Global political challenges have affected all the land professions this year, prompting the journal to examine subjects from developments in the metaverse to the demand for a comprehensive UK minerals strategy.
But with its remit to keep members across the board up to date, the journal has also provided insights into the future for SMEs, telecommunications and even the virtual landscape of the metaverse.
With digital advances never far from the headlines this year, Land Journal looked at developments in – and development of – the metaverse.
Still in its formative stages, this could revolutionise the way we interact with each other and the world around us. But how might this affect surveyors in their various roles, and what are the legal implications of virtual land?
In their article exploring the potential and pitfalls of this brave new world, Deloitte LLP's Liz Neate and Jack O'Neill said that, as the metaverse is still an emerging concept, its governance is not yet fully established; neither is the way its real-estate economy operates.
However, as it grows and becomes more integrated with our daily lives, the concept of virtual landownership is expected to become an increasingly important aspect of the digital economy.
'One virtual land buyer reportedly purchased a plot of land next to rapper Snoop Dogg's virtual house in 2021 for $450,000'
This summer, the journal covered a globally significant land issue in Ukraine. Oleksii Pedosenko, a master's student in regional and urban planning studies at the London School of Economics and Political Science, looked at how reconstruction might work with international input.
A gargantuan effort will be necessary to restore the country's economy, and support from other powers will be critical to this. Clear processes to set up documentation of ownership are needed, and technology will also play a part in valuation and compensation.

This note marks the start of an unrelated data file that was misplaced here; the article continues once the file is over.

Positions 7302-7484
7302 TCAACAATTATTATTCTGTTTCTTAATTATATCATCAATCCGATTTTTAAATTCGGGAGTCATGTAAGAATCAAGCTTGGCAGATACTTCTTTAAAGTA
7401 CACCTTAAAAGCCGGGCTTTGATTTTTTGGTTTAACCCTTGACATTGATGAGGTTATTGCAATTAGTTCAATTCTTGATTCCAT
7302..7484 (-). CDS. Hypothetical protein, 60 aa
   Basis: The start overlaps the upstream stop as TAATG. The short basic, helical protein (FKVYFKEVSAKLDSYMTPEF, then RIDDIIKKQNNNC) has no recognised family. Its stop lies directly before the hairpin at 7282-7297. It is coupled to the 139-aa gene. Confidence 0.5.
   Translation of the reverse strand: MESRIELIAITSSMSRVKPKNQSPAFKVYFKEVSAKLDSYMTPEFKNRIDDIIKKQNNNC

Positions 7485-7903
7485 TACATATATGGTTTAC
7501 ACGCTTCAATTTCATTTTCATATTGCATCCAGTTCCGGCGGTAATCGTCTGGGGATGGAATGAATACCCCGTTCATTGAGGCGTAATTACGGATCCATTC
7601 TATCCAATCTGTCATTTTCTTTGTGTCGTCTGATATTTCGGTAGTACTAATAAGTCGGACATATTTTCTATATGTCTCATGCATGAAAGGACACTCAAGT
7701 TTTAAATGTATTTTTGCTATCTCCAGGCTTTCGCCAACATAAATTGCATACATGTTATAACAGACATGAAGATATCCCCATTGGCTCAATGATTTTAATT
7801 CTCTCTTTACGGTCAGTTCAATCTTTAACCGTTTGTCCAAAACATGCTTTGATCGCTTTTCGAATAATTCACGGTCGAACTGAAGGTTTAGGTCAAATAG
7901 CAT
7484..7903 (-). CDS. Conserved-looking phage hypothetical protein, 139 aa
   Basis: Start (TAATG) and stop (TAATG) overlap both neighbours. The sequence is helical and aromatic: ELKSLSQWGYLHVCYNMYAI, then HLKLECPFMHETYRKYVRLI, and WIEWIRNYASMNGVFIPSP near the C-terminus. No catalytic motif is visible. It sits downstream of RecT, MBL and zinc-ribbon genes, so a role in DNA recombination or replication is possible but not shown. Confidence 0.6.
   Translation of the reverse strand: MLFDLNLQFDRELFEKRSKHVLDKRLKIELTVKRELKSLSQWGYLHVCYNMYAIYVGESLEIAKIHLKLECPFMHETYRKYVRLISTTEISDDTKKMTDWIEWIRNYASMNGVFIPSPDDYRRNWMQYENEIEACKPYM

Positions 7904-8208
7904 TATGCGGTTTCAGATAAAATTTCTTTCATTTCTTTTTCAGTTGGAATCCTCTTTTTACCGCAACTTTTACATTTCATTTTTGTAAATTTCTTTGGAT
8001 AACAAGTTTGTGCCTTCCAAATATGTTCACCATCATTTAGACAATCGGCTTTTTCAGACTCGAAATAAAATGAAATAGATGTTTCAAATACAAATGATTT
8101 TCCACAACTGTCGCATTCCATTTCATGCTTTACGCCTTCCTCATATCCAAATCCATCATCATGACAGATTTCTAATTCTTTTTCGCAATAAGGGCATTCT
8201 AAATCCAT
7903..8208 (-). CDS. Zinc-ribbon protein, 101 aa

Pedosenko explained how urban planning had worked before the war and outlined the best and worst outcomes. There are already many challenges to establishing a land-use framework in peaceful times, including overcoming corruption. After the war, sufficient finance will also be needed for rebuilding, as well as international expertise to help valuations for compensation.
'The war will necessitate a reconstruction effort on a scale unprecedented since the Marshall Plan'
Just this month, Land Journal dipped into a niche area full of potential for young surveyors, interviewing two members who only recently completed their APCs in telecoms. They shared their stories about how they got into the sector, their approach to studying, and experience working for a 'small but mighty' SME.
These young surveyors are keen to give something back to the profession, and one is already looking forward to training as an APC assessor and spreading the word about this sector among women.
The interviewees also offered tips for current APC candidates in telecoms, and thoroughly recommend this less well-known sector as a great way into a career.
'I'm passionate about seeing more women in telecoms surveying, and more women with my background'
© Vox Multimedia Ltd
As part of our SME spotlight month in October, the journal ran a series of articles by people running companies employing fewer than 40 staff.
AspinallVerdi executive director Atam Verdi for instance outlined current difficulties in the UK property market for such companies working across the private and public sectors. An imminent general election complicates the situation.
Verdi set out how he and his planning and surveying clients are also dealing with policy issues relating to climate change, including biodiversity net gain (BNG), nutrient neutrality and carbon reduction. He also gave his view on why RICS is vital to the future of the sector, and what the profession can offer for young entrants.
'The skills that we are looking for are problem-solving, curiosity, analysis and communication'
© Mineral Product Association
Political uncertainty and the effects of climate change are also challenges for the minerals and waste sector.
In a July article, Mineral Products Association director of economic affairs Aurelie Delannoy explained how the sector is facing high costs and low construction demand this year. But predicted growth next year will be followed by higher demand over the next decade and a half.
Notwithstanding the government's recent Critical Minerals Strategy, she concluded that a comprehensive, long-term approach is required to allow both the local mineral planning system and the mineral products industry to ensure the right materials are available in the right place at the right time.
'Contrasting with short-term weaknesses, it is clear that significant volumes of primary aggregates and ready-mixed concrete will be needed over the next 15 years'
This represents just a few of the topics covered in the journal this year, and in the second part we will look at the rural and geospatial sectors as well as rights of light.